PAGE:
- The Washington Times - Friday, June 5, 2009

Director Todd Phillips has put together a relatively solid body of work in the male-bonding buddy-comedy genre: 2000’s “Road Trip,” 2003’s “Old School” and this week’s “The Hangover.” Though formulaic, these films still manage to deliver laughs while shedding light on the nature of male friendship.

“Road Trip” looked at the ancient ritual of the cross-country drive, while “Old School” examined the malaise of the college graduate’s acclimation to the real world and the disappointments therein. “The Hangover” dives into touchy territory: the bachelor party.

As “The Hangover” opens, the camera lingers on the trappings of a wedding — the lace, the flower arrangements, the dresses — as frilly cursive credits roll and delicate music plays in the background. We move to Las Vegas, the setting of the groom’s bachelor party, and the aesthetic changes: The music grows harder-edged and darker, while sand, mountains and skyscrapers dominate the screen.

Weddings, we are meant to understand, are the domain of women. The only thing men get out of the bargain is the bachelor party. And really, nothing good can happen at the bachelor party, especially the Vegas bachelor party. The parties exist on a sliding scale of bad, from “We probably shouldn’t tell anyone about that” to “The wedding’s off because I’m doing a stretch in Chino.”

Toward the latter end of that spectrum resides the adventure of Doug (Justin Bartha) and his groomsmen, Phil (Bradley Cooper), Stu (Ed Helms) and Alan (Zach Galifianakis). After a night of blackout drunkenness, Phil, Stu and Alan realize they’ve stolen a cop car, destroyed their posh hotel suite, kidnapped a baby and stolen a tiger.

And that’s the least of their worries: Doug is missing, and they have no idea where he is. They have 48 hours to find him and get him back to California before the bride and her parents figure out what’s going on.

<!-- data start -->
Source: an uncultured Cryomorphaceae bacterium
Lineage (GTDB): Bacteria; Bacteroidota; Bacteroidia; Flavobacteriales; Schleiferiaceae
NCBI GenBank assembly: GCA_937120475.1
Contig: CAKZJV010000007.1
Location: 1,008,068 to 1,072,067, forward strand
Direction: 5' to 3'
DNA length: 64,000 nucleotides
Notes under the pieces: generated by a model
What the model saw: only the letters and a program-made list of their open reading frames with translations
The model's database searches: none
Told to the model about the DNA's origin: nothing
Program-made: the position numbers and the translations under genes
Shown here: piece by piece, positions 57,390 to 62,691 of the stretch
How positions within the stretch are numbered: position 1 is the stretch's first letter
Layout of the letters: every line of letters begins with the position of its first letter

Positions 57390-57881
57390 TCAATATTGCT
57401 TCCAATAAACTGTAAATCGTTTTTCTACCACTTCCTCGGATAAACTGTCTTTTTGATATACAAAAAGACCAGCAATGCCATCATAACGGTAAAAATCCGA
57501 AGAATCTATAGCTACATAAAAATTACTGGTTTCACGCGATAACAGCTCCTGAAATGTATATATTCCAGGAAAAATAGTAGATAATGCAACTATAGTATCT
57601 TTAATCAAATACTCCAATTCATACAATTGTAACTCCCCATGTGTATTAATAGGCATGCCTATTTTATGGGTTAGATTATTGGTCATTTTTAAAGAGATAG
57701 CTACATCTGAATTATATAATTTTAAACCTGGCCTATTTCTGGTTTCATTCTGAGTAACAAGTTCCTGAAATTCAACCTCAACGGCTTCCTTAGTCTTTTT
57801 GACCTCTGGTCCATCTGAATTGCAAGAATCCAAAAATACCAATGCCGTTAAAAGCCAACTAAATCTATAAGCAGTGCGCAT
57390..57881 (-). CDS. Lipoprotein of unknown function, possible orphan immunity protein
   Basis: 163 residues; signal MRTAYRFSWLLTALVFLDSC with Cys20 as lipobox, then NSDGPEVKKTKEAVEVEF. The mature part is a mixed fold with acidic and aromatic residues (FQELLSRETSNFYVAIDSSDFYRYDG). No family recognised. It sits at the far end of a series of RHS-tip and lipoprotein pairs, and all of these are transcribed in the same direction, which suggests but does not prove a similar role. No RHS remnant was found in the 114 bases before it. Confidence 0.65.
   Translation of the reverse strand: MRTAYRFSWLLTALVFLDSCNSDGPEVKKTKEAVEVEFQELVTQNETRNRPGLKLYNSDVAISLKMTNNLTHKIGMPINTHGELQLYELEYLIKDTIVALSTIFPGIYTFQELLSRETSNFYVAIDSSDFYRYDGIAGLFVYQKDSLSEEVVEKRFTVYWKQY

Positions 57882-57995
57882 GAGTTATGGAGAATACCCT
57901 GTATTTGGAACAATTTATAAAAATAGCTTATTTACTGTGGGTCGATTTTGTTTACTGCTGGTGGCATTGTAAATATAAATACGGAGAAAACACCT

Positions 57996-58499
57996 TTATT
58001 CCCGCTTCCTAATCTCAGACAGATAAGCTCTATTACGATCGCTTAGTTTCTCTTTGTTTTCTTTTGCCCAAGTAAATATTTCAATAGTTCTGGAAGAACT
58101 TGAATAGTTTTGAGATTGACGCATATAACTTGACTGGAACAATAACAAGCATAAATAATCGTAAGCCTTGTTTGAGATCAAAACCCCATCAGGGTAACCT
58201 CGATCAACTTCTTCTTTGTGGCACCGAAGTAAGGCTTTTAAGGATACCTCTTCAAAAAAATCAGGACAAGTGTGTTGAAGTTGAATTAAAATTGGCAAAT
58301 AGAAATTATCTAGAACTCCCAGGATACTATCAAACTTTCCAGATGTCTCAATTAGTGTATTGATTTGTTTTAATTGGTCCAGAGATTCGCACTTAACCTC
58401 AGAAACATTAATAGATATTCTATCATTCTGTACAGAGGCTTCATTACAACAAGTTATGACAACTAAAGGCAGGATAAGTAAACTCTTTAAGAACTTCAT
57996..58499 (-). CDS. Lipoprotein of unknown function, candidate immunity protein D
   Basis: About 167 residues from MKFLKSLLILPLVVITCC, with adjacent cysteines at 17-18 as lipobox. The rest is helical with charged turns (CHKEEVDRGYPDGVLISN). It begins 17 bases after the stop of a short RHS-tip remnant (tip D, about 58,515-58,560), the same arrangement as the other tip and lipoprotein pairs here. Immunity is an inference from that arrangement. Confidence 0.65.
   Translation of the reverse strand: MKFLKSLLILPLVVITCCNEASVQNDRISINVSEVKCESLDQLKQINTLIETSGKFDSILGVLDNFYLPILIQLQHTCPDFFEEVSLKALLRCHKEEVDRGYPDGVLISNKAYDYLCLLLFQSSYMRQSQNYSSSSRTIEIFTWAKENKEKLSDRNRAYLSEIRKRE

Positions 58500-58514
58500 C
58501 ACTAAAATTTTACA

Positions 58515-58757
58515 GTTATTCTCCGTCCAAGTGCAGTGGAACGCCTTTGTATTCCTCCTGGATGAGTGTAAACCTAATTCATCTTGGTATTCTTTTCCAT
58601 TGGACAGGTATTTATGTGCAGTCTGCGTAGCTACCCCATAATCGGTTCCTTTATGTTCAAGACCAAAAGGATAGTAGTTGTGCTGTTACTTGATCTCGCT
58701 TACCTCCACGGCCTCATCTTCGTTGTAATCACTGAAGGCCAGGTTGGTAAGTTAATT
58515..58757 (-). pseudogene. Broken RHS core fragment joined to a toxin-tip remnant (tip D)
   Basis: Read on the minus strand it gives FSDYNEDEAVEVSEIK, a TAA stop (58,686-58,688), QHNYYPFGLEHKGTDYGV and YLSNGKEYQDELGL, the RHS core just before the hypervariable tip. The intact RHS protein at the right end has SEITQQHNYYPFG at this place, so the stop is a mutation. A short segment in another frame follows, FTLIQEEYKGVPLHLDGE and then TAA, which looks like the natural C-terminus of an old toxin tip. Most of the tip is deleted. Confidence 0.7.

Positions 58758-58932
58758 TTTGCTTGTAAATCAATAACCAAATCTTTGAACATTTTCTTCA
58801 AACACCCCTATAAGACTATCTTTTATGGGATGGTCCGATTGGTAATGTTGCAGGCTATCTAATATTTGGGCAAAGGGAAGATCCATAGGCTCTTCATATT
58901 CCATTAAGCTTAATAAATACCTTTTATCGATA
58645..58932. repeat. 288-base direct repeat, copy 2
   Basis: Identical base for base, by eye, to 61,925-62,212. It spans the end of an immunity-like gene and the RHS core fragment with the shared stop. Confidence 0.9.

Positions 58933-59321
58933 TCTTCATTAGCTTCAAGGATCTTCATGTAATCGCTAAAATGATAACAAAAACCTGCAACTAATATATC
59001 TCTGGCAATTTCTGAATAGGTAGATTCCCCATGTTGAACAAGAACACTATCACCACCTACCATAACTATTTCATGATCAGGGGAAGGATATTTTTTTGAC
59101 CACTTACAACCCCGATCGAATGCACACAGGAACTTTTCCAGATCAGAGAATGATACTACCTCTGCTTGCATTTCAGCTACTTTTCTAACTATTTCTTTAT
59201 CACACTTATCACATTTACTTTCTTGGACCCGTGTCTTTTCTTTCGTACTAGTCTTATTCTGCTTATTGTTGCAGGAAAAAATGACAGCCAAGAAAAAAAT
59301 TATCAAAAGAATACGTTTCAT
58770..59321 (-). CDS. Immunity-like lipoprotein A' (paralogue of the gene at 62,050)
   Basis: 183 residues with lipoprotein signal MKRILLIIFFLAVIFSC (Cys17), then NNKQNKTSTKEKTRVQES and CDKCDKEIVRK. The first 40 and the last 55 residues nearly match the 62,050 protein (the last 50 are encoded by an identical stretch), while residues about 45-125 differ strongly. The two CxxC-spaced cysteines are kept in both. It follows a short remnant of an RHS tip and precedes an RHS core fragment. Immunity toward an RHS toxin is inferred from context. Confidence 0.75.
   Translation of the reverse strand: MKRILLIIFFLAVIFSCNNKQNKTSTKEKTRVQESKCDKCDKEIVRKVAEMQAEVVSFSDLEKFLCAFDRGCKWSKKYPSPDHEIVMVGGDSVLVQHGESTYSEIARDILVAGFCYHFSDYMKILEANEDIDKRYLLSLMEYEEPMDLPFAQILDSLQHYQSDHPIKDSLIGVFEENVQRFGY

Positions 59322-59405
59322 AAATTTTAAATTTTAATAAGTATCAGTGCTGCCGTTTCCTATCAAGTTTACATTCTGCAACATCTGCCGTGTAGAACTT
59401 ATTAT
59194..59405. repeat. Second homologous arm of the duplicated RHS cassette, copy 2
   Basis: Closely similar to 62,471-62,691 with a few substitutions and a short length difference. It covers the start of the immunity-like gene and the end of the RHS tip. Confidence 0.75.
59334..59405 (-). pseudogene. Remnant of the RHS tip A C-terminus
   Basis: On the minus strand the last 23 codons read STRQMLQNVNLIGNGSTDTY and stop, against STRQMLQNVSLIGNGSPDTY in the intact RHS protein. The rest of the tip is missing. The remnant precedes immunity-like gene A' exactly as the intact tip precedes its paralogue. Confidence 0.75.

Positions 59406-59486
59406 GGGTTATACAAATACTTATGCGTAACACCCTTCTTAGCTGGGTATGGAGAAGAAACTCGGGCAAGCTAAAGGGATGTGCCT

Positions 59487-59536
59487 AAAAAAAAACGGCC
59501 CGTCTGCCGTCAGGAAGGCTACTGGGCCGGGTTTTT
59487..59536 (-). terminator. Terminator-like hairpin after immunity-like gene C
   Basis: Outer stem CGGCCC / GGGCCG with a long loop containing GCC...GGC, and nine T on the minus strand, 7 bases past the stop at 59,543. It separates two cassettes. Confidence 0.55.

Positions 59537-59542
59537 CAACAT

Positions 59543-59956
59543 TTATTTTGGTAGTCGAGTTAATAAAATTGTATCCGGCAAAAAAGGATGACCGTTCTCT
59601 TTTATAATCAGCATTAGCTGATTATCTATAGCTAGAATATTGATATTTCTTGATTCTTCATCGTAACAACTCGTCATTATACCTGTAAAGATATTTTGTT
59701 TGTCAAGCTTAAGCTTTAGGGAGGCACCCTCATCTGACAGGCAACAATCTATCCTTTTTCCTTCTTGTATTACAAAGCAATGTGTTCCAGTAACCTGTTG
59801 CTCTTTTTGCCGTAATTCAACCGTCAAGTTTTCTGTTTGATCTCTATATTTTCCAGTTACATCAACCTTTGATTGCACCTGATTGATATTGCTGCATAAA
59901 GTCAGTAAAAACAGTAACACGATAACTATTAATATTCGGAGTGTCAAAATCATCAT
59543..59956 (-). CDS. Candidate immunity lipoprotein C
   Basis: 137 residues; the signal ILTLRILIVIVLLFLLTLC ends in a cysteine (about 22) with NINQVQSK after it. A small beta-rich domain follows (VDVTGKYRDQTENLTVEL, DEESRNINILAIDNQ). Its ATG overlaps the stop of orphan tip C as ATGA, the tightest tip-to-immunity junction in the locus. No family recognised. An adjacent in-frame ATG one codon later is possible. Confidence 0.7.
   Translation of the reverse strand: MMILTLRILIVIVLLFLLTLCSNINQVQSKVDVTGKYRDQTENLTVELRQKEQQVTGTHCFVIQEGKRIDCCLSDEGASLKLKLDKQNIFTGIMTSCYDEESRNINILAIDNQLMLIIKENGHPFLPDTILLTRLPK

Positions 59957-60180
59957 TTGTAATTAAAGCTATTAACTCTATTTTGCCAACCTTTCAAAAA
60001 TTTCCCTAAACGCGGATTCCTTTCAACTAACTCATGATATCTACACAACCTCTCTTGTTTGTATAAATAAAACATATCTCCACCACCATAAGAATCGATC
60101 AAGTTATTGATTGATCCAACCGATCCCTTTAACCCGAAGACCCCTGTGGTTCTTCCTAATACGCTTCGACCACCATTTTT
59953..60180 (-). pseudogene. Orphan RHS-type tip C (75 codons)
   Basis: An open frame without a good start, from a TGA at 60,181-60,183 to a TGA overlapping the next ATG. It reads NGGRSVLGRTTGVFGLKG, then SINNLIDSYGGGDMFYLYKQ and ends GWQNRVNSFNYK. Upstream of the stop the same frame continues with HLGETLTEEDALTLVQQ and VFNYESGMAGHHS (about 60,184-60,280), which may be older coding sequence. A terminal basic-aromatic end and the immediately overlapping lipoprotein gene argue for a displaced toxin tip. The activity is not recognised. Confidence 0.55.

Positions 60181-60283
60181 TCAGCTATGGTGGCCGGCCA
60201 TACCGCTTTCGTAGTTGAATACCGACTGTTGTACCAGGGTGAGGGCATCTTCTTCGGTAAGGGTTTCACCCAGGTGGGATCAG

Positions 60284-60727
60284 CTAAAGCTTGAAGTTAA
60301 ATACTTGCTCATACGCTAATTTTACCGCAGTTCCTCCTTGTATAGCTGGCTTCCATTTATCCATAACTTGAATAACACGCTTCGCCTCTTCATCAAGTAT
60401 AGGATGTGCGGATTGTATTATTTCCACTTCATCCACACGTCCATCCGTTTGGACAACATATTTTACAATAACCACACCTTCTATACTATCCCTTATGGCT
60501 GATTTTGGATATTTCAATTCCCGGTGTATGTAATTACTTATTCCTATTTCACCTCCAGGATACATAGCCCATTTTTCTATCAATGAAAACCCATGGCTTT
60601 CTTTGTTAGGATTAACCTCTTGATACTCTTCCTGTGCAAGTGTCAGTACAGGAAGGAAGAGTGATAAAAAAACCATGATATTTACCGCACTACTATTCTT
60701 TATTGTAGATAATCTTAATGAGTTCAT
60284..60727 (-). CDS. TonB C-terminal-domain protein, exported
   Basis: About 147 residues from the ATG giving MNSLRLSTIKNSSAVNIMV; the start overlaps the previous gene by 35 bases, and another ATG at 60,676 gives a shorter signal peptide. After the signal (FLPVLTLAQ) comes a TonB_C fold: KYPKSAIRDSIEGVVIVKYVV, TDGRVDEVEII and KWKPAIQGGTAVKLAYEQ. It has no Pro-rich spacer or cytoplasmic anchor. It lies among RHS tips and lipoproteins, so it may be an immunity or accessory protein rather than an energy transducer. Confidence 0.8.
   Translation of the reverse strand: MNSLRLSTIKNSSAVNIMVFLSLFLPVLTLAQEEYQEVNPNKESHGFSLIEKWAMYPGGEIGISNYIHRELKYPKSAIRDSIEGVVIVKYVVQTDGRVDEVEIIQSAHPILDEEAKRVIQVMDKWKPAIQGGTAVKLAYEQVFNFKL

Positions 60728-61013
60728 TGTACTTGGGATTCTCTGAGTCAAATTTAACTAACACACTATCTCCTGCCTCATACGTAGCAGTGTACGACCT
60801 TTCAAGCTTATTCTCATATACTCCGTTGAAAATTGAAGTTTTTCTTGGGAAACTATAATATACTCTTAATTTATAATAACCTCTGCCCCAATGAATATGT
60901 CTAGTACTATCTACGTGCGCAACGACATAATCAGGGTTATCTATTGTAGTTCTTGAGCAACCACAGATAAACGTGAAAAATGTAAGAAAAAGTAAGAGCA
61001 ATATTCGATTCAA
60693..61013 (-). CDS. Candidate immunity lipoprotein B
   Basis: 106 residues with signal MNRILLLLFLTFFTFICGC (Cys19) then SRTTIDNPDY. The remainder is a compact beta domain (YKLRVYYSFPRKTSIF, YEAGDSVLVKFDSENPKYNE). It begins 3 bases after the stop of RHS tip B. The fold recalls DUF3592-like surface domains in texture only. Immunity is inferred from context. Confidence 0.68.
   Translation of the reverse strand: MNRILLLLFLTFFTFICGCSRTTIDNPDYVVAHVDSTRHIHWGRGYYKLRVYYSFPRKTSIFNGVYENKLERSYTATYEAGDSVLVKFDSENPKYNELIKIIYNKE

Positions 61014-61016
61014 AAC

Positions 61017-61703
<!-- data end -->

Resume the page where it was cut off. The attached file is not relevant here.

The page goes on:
The movie is almost a whodunit because the evening’s events are never shown in their entirety. It’s unfortunate that so many of the gags in “The Hangover” have been spoiled by its commercials, because the absurdities that pile up on the hapless group of friends would have been fun to see without warning.

If there’s a breakout star in this group, it’s the stand-up comedian-cum-actor Mr. Galifianakis. Like Will Ferrell before him in “Old School,” Mr. Galifianakis plays a perfect man-child, the oddball whose awkwardness within the group cements the quartet’s bonding. Mr. Cooper’s rakish instigator and Mr. Helms’ spineless dentist are both funny in their own right, but Mr. Galifianakis steals the show.

Not for the children, “The Hangover” earns its restricted rating with salty language throughout, saving (most of) the nudity for a photo montage during the closing credits that fills in many of the blacked-out gaps. Leave the kids at home, round up a group of guys and head out to the theater for a good time.

TITLE: “The Hangover”
RATING: R (pervasive language, sexual content including nudity, and some drug material)
CREDITS: Directed by Todd Phillips, written by Jon Lucas and Scott Moore
RUNNING TIME: 100 minutes
WEB SITE: https://hangovermovie.warnerbros.com/

• SONNY BUNCH can be reached at sbunch@washingtontimes.com.

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